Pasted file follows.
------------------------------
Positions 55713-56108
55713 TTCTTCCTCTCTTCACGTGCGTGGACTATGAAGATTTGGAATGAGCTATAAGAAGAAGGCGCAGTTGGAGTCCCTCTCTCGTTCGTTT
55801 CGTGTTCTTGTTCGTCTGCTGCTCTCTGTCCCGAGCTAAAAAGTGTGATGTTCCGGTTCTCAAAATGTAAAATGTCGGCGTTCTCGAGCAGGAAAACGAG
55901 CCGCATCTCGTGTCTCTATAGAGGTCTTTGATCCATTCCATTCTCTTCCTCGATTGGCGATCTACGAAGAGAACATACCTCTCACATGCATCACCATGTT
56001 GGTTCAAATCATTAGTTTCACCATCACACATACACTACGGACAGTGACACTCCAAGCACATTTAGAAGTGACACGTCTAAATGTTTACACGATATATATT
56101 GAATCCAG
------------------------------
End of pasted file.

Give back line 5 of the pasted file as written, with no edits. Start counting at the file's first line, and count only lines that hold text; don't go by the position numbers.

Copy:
56001 GGTTCAAATCATTAGTTTCACCATCACACATACACTACGGACAGTGACACTCCAAGCACATTTAGAAGTGACACGTCTAAATGTTTACACGATATATATT